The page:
My child is normally very friendly but has been getting very aggressive of late. He bites, at times hits & throws things on the floor. We have recently appointed a nanny & he mostly seems happy with her but gets extremely agitated at times throwing tantrums. He also teething & I am trying to wean him to bottle.
Even though we have been taking it as the normal adjustment period but I would request a confirmation in the case. And tips on how to handle the situation.
You didn't mention the age of the child, generally at 1-2 years of age children tend to get aggressive, this is known as Temper Tantrums. Have to carefully handle this situation. Don't scold or hit the child. Avoiding Tantrums
Try to prevent tantrums from happening in the first place, whenever possible. Here are some ideas that may help:
Give plenty of positive attention. Get in the habit of catching your child being good. Reward your little one with praise and attention for positive behavior.
Try to give toddlers some control over little things. Offer minor choices such as" Do you want orange juice or apple juice? Or" Do you want to brush your teeth before or after taking a bath? This way, you aren't asking" Do you want to brush your teeth now? — which inevitably will be answered" no.
Keep off-limits objects out of sight and out of reach. This makes struggles less likely. Obviously, this isn't always possible, especially outside of the home where the environment can't be controlled.
Distract your child. Take advantage of your little one's short attention span by offering something else in place of what they can't have. Start a new activity to replace the frustrating or forbidden one. Or simply change the environment. Take your toddler outside or inside or move to a different room.
Help kids learn new skills and succeed. Help kids learn to do things. Praise them to help them feel proud of what they can do. Also, start with something simple before moving on to more challenging tasks.
Consider the request carefully when your child wants something. Is it outrageous? Maybe it isn't. Choose your battles; accommodate when you can.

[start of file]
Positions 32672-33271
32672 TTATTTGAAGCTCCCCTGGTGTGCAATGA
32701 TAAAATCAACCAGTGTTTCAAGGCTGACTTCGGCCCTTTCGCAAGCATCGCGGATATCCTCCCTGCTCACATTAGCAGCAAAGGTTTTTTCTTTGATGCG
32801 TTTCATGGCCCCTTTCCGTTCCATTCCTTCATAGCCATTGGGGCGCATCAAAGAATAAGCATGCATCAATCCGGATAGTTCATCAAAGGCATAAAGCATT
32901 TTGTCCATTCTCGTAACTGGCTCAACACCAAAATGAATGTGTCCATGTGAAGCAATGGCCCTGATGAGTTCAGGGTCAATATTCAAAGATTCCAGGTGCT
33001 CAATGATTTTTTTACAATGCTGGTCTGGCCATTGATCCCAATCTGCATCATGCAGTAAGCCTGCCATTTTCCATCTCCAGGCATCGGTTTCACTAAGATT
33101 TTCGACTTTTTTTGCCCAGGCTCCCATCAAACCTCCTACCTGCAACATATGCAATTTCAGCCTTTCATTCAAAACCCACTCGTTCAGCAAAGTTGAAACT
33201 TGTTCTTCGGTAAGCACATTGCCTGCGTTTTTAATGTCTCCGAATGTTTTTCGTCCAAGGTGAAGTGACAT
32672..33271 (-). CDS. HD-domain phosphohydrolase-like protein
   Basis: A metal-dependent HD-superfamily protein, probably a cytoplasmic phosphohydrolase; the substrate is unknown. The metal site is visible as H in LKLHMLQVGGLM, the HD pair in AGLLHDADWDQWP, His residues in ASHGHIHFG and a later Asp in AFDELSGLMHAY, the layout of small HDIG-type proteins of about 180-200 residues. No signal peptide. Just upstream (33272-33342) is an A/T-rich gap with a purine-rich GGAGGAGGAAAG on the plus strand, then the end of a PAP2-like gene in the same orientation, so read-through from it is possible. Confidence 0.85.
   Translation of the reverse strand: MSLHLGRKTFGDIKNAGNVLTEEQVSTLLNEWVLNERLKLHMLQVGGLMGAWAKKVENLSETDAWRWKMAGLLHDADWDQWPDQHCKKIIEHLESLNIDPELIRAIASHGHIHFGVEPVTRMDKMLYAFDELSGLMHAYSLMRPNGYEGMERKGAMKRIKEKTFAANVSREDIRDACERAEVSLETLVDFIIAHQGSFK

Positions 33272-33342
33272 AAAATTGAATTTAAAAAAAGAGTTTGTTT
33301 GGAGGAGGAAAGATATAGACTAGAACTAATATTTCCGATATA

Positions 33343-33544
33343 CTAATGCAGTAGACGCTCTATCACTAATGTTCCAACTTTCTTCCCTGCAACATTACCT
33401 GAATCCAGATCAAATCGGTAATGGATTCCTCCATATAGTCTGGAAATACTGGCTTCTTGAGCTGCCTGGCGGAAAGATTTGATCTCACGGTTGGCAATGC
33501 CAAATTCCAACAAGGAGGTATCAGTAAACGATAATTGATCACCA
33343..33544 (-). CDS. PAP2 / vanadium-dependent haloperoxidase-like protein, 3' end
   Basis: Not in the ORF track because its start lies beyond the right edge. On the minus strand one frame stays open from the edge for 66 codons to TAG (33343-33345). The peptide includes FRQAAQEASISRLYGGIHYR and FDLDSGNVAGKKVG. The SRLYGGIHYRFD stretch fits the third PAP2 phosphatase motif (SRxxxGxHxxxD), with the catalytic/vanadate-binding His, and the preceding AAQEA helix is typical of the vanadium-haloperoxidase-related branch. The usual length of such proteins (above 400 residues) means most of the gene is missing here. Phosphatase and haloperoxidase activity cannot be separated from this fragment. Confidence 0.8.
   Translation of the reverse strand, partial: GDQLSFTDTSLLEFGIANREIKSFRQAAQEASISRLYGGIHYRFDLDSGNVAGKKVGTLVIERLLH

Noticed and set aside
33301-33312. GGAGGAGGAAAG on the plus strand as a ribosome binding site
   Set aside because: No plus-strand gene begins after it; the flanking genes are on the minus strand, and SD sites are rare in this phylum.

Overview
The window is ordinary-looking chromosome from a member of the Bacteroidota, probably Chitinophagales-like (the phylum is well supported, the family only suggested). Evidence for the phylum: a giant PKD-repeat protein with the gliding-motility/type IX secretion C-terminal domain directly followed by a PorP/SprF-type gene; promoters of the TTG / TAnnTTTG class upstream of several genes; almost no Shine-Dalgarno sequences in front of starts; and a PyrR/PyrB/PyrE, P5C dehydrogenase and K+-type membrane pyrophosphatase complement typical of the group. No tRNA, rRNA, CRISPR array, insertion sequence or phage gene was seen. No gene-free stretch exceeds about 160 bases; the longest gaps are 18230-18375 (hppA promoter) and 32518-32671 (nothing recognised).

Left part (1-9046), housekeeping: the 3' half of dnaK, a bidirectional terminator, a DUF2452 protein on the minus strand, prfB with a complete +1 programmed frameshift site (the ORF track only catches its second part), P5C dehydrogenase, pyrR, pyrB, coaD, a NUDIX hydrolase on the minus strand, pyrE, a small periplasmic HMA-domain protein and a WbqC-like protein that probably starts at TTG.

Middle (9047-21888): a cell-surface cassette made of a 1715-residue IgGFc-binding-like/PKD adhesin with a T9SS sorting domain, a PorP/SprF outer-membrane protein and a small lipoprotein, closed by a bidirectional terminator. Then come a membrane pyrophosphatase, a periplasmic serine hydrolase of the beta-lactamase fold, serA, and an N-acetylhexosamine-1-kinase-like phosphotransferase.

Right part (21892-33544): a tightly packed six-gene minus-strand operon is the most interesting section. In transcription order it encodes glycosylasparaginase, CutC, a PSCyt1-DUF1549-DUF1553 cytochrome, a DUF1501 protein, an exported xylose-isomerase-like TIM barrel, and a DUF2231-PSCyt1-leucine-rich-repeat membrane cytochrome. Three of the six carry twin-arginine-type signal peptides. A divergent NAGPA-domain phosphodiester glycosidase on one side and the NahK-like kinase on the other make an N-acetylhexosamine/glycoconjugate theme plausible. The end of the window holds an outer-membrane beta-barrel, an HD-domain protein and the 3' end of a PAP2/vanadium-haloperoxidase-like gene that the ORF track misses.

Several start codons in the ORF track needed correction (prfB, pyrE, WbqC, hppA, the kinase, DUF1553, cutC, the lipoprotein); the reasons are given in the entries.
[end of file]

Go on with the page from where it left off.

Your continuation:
Know your child's limits. If you know your toddler is tired, it's not the best time to go grocery shopping or try to squeeze in one more errand.
If a safety issue is involved and a toddler repeats the forbidden behavior after being told to stop, use a time-out or hold the child firmly for several minutes. Be consistent. Don't give in on safety issues.
Most important, keep your cool when responding to a tantrum. Don't complicate the problem with your own frustration or anger. Remind yourself that your job is helping your child learn to calm down. So you need to be calm, too.
Your actions set an example for your child. Hitting and spanking don't help. And they send the message that using force and physical punishment is OK. That can result in more negative behaviors over the long run. Instead, have enough self-control for both of you.
Tantrums should be handled differently depending on why your child is upset. Sometimes, you may need to provide comfort. Other times, its best to ignore an outburst and distract your child with a new activity. If your child is tired or hungry, it's time for a nap or a snack. If a tantrum happens after your child is refused something, stay calm and don't give a lot of explanations for why your child can't have what he wants. Try to find something he can have. Move on to another activity with your child.
Kids who are in danger of hurting themselves or others during a tantrum should be taken to a quiet, safe place to calm down. This also applies to tantrums in public places.
Preschoolers and older kids are more likely to use tantrums to get their way if they've learned that this behavior works. Once kids have started school, it's appropriate to send them to their rooms to cool off.
Rather than setting a specific time limit, tell your child to stay in the room until he or she regains control. This is empowering — kids can affect the outcome by their own actions, and thus gain a sense of control that was lost during the tantrum. However, if the time-out is for negative behavior (such as hitting) in addition to a tantrum, set a time limit.
This is known as temper tantrums. Don't tolerate. Never beat child. Divert attention. As age advancing they will forget. Don't boast or taking a proud of it when you are sharing his attitude. This is emotional black mailing.
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